The George Gund Foundation
The Rogers Company Brings Changing Minds
To Life in Public Space
The exhibit Changing Minds has a goal that is both straightforward and challenging. Featuring work by award-winning photographer Lisa Kessler, the exhibit captures moments of passion, concentration, and celebration from the teachers, parents, and students that make up the Cleveland Metropolitan School System. The title reflects how public schools in Cleveland are dispelling myths, breaking down barriers, and re-picturing education. The project was commissioned by The George Gund Foundation.
Photography, however, was just the start of bringing this message to the public. An exhibit of the work was planned in order for a wider audience to gain access to the photos and to celebrate not only the photographic images, but the spirit of the children they highlighted.
The Rogers Company worked with design firm Nesnadny + Schwartz to bring this exhibit to the public with a display that is designed to travel throughout the Cleveland Public Library system. The project put forward a unique set of challenges and opportunities that Rogers needed to work through in order to ensure that the goals of the project were met, the vision of the artist was fulfilled, and that the exhibit had a successful transition between the different spaces it will inhabit. Nesnadny + Schwartz created the initial theme and graphics along with rough exhibit ideas of Changing Minds, then Rogers presented three design concepts for the space. N+S and the George Gund Foundation then chose one of those designs to move forward with.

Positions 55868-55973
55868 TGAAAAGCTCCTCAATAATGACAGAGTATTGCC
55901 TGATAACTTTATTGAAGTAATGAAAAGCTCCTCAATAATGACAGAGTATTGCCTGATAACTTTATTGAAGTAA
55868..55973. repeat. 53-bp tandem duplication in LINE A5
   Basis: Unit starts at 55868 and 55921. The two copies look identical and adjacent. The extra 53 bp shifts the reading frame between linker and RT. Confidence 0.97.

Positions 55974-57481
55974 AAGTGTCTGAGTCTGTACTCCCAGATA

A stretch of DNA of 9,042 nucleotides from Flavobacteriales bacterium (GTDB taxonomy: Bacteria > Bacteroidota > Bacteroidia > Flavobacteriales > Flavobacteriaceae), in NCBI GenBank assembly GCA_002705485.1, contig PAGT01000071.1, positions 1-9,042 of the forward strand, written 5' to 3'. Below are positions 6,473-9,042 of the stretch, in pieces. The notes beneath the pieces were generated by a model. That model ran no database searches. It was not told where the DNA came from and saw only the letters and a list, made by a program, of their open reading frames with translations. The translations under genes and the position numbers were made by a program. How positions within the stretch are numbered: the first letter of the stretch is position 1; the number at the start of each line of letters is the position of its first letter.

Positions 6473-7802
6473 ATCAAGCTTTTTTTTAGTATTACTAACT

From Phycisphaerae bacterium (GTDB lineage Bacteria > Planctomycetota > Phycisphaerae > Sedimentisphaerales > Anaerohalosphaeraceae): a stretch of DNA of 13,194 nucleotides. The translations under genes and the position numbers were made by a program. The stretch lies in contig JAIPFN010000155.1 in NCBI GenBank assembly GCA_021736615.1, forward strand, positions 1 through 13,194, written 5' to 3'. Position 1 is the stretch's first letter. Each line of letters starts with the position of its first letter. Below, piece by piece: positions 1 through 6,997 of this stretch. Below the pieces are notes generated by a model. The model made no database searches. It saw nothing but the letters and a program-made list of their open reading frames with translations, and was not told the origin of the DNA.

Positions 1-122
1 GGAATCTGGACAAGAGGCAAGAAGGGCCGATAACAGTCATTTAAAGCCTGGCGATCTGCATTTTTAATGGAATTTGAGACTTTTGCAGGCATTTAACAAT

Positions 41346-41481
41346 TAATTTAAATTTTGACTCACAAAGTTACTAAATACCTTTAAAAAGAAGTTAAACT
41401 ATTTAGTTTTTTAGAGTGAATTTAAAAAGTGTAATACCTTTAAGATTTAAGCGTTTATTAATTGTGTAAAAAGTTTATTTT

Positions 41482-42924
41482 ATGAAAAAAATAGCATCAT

A Dramatic Space with Challenges
The inaugural space for the exhibit was in the Louis Stokes Wing of the Cleveland Public Library’s downtown branch. This sunken atrium provides a dramatic space with natural light and public view from above and within the exhibit. Because the space is just steps off the heart of downtown Cleveland, the exhibit is encountered both by people simply passing through the library space as well as those deliberately seeking it out.
With natural light and architecture that marries the historic library building with contemporary architecture, the atrium provides a dramatic backdrop for the exhibit. It also presented some challenges. First, the space is a very active public space with multiple uses. It serves as connector of pedestrian traffic from the historic part of the library into the new, as a hub from stairs and elevators moving traffic vertically through the space, and as an occasional lobby to a small auditorium. Another challenge was the two imposing 20’ diameter by 40’ high cast-in-place unfinished concrete enclosures for stairs and elevators that flank the atrium.
In addition, the exhibit called for projections which would open more display possibilities and expand the exhibit. However, with a west facing wall of windows at the second story level, and newly upgraded lighting within the space, ambient light became an issue. In addition, finding mounting locations for the projectors with access to power was difficult.